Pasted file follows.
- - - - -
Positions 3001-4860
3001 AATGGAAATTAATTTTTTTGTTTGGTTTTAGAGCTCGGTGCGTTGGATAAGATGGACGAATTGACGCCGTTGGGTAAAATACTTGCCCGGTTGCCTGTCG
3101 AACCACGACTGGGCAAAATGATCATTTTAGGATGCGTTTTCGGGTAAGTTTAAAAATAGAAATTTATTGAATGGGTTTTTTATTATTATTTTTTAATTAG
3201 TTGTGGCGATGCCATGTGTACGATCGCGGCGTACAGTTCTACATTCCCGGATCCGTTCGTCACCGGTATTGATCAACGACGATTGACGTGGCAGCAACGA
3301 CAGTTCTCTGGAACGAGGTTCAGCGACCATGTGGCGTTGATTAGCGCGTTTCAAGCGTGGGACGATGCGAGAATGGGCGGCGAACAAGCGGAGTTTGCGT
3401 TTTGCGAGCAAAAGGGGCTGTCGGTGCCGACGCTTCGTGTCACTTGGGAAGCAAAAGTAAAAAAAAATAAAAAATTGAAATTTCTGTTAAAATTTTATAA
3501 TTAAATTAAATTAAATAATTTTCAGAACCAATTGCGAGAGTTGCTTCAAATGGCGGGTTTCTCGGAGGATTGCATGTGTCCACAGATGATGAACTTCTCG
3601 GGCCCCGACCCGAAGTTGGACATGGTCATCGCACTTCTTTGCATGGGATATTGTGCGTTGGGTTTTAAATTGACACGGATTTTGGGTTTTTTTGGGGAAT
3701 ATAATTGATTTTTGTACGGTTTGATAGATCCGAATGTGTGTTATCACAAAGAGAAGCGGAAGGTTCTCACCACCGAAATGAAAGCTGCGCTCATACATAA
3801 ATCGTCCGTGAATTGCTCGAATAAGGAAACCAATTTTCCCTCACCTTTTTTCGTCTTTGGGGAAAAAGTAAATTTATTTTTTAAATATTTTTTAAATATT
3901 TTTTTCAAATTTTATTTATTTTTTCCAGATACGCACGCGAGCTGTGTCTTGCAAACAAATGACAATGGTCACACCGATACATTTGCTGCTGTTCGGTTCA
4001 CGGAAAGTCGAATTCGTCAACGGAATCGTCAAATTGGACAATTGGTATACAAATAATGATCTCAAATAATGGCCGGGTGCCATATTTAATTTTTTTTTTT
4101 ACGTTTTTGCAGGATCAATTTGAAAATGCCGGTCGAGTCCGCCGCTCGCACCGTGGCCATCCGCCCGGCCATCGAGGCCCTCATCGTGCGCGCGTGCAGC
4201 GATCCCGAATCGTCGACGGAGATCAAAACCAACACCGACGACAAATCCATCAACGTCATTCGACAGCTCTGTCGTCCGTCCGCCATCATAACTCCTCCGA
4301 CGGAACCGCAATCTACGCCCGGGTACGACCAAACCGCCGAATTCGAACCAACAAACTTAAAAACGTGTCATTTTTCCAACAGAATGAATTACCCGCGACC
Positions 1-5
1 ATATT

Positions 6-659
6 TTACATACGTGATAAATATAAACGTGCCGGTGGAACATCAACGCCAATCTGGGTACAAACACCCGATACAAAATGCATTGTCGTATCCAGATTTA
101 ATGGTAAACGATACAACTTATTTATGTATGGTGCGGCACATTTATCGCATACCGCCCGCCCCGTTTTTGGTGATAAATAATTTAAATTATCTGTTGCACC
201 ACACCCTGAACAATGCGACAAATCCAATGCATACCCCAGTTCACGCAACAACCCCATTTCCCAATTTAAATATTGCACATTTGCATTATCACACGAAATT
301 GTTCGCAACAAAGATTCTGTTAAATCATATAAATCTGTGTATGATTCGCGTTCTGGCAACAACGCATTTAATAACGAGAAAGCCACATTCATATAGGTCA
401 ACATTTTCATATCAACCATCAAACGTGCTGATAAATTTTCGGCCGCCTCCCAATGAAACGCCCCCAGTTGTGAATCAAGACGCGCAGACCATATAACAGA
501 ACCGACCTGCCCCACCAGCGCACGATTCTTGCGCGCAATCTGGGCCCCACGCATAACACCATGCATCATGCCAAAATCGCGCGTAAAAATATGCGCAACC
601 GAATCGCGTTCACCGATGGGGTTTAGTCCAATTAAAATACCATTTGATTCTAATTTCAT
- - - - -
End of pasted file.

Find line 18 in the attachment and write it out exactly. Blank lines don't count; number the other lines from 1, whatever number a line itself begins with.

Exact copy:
Positions 6-659